Coping with and taming anxiety

Do you tend to find yourself "worried" and stuck in stressful thoughts? Do you find yourself avoiding situations that you wish you could attend out of the fear of being too uncomfortable? Does your worry and nervousness seem to occur with physical sensations such as chest pains, difficulty breathing, or a racing heart? If so, you may be experiencing anxiety.

Why do humans experience anxiety?
We're all wired for survival and the skills necessary to react to life-threatening situations. For example, if a tiger were chasing you, your body would provide you with stress hormones to allow you instinctive behaviors such as to run away or play dead. Unfortunately, in modern society, this old animal wiring of the brain isn't helpful when triggered during circumstances that are not life threatening. Becoming flooded with stress hormones when we are attempting to fulfill day to day responsibilities places enormous pressures on what would otherwise be a routine task. When these experiences of anxiety become a pattern, our mind and body endure unnecessary stress which can even manifest as chronic illness and stress-related disorders.  So while anxiety in small manageable doses can be motivating and helpful in accomplishing stressful tasks, in overwhelming amounts, it hinders us from pursuing the relationships, careers, interests, and sense of inner fulfillment we dream of.

What does anxiety looks like?
Anxiety presents differently for each person...for some it is the pervasiveness of thoughts, worry, anticipation of tomorrow and rumination of yesterday late into the night. For others, anxiety may arise in the body and feel "out of the blue". A racing heart, difficulty breathing or swallowing, and tightening of the chest are just a few common examples. These symptoms can be so frightening that such an experience can become a form of "panic", leading us to avoid these physical sensations at any cost. Unfortunately, this attempt to distance panic can have the opposite effect, and "panic attacks" can become a pattern. Several people describe their anxiety centering around social situations, fear of embarrassment, or social failure to the point that they are continuously guessing what others are thinking. (Interestingly, scientific studies have shown that those suffering social anxiety are prone to guessing far more critical and negative opinions of others than are actually occurring - but the voice of anxiety can be loud and convincing!) However anxiety manifests, it is most always a mentally and physically uncomfortable experience and unwelcome visitor.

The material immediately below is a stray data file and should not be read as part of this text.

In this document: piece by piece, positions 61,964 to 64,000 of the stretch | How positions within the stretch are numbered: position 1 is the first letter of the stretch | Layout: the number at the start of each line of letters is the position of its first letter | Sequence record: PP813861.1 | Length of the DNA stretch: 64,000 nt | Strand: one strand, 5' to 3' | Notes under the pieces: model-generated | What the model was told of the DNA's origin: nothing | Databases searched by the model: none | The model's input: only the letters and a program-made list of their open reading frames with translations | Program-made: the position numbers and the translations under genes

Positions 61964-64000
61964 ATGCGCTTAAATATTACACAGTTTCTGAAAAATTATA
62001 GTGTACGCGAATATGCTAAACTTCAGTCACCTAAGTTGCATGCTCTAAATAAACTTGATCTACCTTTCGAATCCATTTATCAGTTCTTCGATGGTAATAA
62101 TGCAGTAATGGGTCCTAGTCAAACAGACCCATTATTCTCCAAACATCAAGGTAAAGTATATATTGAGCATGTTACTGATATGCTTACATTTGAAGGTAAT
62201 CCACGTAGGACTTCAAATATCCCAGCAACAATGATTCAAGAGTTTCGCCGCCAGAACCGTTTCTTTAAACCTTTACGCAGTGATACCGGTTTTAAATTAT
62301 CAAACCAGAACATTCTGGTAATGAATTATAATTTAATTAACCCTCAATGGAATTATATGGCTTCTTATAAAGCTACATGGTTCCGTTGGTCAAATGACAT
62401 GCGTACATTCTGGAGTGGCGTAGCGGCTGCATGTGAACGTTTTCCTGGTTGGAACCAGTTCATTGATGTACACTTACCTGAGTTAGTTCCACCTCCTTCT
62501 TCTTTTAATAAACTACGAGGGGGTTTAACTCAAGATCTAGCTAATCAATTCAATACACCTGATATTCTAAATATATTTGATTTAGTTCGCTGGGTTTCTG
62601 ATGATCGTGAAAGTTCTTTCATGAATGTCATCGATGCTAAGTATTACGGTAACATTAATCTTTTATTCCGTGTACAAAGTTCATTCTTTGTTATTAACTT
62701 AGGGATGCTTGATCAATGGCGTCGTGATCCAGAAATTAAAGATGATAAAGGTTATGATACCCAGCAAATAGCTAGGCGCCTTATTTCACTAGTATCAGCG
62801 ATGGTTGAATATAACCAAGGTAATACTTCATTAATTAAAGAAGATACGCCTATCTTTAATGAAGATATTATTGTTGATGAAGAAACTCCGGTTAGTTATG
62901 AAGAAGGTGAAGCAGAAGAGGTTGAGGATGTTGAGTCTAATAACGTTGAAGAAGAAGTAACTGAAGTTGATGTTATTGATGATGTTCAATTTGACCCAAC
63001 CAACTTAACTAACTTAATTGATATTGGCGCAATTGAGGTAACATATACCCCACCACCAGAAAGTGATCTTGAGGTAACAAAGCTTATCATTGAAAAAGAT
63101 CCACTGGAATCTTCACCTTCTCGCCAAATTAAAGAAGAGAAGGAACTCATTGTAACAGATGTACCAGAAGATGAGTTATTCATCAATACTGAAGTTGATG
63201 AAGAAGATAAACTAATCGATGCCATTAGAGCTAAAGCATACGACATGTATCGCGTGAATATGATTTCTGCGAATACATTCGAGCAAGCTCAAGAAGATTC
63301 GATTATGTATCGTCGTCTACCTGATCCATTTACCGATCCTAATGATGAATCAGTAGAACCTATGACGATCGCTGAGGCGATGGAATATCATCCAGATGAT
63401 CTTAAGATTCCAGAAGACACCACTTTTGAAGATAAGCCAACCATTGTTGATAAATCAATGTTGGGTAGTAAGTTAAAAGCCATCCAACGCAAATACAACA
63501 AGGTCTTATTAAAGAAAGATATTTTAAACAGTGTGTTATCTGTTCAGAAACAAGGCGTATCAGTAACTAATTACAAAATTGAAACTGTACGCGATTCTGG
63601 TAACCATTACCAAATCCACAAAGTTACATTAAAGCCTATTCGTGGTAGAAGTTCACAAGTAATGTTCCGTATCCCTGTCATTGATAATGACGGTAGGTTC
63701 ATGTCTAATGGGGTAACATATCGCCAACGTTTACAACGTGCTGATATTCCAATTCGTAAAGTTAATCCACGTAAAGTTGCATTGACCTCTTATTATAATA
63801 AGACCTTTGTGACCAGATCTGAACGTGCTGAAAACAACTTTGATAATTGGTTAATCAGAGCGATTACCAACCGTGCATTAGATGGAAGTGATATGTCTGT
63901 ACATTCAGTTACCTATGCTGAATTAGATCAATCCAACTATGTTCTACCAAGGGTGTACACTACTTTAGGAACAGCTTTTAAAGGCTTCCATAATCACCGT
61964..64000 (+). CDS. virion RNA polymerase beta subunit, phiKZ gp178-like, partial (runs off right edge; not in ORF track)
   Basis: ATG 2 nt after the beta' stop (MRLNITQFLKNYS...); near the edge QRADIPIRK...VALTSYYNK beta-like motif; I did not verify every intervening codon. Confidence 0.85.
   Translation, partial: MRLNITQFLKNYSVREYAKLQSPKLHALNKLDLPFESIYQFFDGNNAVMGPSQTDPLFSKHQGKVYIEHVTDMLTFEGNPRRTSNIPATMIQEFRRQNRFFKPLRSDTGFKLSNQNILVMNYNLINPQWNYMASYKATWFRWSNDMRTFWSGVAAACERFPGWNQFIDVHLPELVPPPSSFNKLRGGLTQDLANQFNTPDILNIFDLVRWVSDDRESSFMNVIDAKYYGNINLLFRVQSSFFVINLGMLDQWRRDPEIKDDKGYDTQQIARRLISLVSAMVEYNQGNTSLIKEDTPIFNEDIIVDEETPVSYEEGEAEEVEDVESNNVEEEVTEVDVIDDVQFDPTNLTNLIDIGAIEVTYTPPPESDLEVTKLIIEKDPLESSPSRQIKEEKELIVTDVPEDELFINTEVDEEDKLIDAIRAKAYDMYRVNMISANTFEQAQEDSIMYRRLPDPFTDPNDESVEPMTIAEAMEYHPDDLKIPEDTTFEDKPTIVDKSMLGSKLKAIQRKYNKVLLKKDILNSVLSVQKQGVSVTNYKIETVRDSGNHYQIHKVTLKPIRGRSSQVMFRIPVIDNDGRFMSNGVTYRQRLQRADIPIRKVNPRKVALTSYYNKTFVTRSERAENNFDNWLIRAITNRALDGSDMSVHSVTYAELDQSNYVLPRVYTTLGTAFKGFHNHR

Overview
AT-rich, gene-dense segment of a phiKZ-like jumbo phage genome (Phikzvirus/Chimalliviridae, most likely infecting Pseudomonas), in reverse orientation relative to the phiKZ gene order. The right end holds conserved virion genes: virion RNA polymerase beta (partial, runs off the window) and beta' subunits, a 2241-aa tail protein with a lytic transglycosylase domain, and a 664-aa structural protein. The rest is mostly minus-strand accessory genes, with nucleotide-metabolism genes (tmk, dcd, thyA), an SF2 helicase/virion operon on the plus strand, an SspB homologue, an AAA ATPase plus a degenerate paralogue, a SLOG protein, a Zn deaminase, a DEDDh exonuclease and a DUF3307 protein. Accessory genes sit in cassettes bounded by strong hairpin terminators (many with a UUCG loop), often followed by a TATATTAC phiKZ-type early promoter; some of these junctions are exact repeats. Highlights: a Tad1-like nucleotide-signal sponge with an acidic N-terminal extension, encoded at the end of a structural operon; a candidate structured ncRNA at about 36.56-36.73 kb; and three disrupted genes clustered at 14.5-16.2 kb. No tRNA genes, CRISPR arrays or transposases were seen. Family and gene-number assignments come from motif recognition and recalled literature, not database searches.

The problem with avoidance
Frequently, this high level of discomfort leads us to finding ways of avoiding intense sensations and symptoms and we become increasingly isolated and less practiced at enduring our discomfort. Similar to an unexercised muscle, our skills for coping with anxiety "atrophy". Our world becomes increasingly small. Our brains, once skilled at keeping us safe, now detect danger signs where there is nothing, turning even positive experiences into a terrifying "close-call".

How do we reclaim our life from anxiety?
Fortunately, we don't have to be at the mercy of our brains- with practice and attention, the mental paths we routinely travel are highly re-wireable. We can learn ways of noticing our automatic thoughts, physical sensations, and beliefs -- challenging some of the out-dated survival oriented aspects of our brain that aren't serving us. We learn our own core beliefs and perceptions that produce anxiety and the origins of those so that we can prevent being blindsided and consider alternative possibilities. We become increasingly comfortable with tolerable discomfort once the illusion of danger is diminished and the metaphorical flashlight has shined under the bed. In time, we regain connections to all the aspects of our lives we lost through avoidance. Our world becomes larger. We are able to trust ourselves to handle shaky situations. We can pursue our dreams and take the pen back in our own story.

What would your life look like without anxiety? What is anxiety robbing you of? Take the first step in reclaiming your life from or message today to learn more and decide if working together might be a good fit.